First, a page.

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Getting Back In Shape For Soccer Season? An Expert Nutritionist Is Here To Help

Summer vacation is over. If you've been avoiding the heat by staying inside and relaxing on the couch in front of the TV with a selection of your favorite processed foods, the idea of whipping yourself into shape for the fall can certainly feel daunting.  

But whatever your soccer goals, fitness ambitions or workout plans are, your best intentions can be sabotaged by failing to recognize the importance of nutrition, hydration and recovery in your daily training regimen.

It's an empowering fact that anyone, at any age can start to practice these daily habits that, when performed with routine consistency, can curtail our most destructive fitness behaviors while also taking us to the next level as soccer players.

Your Daily Performance Checklist

The key to developing good habits is to take things one day at a time, and the mental battle really becomes manageable when you break things down into a daily schedule. 

"It doesn't have to be complicated," says Leslie Bonci, an accomplished registered dietitian nutritionist, "but it does have to be consistent. Elite soccer players are all about being out there every single day to fine-tune their skills. It needs to be the priority as much as everything else that soccer players do. The first question is, when you think about your strength, when you think about your speed, when you think about your energy and stamina, when you think about your recovery — is it as good as you want it to be? Or is there something that you want to work on?"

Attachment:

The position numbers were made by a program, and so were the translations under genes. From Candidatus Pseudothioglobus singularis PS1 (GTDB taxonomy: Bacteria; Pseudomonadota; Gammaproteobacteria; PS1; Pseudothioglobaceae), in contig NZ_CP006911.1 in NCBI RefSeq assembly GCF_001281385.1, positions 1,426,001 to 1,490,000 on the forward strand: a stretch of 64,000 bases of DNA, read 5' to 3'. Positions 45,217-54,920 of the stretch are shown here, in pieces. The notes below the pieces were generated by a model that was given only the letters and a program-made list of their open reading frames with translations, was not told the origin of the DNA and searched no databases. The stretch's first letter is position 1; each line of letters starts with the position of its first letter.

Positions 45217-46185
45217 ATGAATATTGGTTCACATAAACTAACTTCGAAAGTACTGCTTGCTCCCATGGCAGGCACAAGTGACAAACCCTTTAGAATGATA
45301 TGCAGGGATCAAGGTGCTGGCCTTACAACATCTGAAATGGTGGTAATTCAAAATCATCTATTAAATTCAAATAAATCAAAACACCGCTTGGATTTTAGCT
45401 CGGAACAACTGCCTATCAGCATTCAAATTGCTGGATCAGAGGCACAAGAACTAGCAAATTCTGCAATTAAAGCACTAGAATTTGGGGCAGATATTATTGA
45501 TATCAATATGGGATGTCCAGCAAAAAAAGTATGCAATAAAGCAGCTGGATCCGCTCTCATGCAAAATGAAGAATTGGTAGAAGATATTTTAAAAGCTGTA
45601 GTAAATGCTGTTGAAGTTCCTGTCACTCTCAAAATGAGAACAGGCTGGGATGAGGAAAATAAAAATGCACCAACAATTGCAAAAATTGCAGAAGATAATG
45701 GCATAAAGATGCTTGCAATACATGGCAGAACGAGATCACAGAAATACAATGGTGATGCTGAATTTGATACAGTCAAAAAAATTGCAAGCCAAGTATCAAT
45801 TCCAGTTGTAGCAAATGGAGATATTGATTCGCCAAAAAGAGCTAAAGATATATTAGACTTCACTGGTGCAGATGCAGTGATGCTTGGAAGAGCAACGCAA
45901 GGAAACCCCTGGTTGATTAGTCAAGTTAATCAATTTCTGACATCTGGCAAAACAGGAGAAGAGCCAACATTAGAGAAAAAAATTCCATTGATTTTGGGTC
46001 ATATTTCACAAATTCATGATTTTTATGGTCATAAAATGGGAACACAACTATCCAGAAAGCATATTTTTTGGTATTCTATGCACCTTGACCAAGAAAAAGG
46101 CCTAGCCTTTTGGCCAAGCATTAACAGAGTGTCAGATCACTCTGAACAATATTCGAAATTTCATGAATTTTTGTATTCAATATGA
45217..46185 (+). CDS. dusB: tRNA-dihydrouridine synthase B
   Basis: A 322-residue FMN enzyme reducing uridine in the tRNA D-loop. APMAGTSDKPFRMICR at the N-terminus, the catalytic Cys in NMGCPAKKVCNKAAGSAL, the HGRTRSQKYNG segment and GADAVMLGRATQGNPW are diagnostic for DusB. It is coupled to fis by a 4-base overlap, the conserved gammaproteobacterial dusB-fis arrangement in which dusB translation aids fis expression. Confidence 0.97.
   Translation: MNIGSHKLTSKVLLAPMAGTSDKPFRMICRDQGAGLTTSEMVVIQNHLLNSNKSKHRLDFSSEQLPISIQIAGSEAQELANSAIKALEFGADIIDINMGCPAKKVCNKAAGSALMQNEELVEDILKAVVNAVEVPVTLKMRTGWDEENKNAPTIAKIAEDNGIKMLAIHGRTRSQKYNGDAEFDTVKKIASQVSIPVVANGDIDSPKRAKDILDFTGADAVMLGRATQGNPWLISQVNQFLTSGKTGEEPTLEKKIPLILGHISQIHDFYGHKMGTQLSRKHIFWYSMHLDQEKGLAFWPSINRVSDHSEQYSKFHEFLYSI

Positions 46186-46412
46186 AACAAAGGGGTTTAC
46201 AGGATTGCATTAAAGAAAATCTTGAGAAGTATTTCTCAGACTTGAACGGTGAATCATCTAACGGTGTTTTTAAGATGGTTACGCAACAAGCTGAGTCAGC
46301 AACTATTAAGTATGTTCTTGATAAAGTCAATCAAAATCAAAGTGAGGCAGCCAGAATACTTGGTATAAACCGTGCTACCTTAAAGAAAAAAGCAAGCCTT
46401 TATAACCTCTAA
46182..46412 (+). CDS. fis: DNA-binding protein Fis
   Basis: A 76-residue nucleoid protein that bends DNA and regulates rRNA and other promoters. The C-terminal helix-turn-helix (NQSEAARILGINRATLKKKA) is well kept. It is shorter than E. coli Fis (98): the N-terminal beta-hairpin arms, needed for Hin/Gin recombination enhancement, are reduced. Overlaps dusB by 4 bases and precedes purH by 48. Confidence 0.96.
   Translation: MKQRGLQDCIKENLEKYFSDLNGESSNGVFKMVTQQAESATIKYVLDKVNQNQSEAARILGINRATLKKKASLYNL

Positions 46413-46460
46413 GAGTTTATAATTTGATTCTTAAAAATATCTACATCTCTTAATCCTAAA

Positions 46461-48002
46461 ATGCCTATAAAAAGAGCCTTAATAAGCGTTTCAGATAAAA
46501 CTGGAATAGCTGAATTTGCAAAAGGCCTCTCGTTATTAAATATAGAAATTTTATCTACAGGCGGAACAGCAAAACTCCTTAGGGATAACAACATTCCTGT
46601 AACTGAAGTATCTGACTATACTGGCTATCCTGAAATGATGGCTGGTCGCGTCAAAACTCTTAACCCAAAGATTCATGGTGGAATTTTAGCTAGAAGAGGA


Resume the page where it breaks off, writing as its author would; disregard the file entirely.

Pre-Season Health Checklist

Photo: The18

How you're answering these questions doesn't need to be overly complex, particularly with regards to food assembly, but affirmative answers need to be there.


Given the soaring temperatures across the country and the risk involved in training without being acclimated to the heat, staying hydrated is tantamount to preseason training. As well as regulating body temperature, hydration is important for digestion, transporting nutrients to cells and impacts our strength, speed, stamina, recovery and decreases the risk of injury.

You should aim for 20 oz. of fluid one hour before exercise or 10 oz. 15 minutes before. You obviously don't want to over drink to the point of discomfort, but take larger gulps rather than sips during exercise and don't waste all your liquid by spitting it out or pouring it over your head.  

Eating Before & After Activity

Photo Courtesy of Leslie J. Bonci, MPH, RD, CSSD, LDN

Eating on Schedule

It's tough ripping yourself out of bed in August to go to training, which gives rise to the habit of only giving yourself enough time to make it out the door and to the field. But showing up on empty is one of the quickest ways to short yourself.   

"I think the big challenge of this, especially in hot weather, sometimes we just don't have an appetite," Bonci says. "Not everybody has air-conditioning in their homes. It's hard to sleep. You wake up hot and you think, 'Ah, eating food. I don't really want to because I didn't sleep well,' but you can't function well on empty.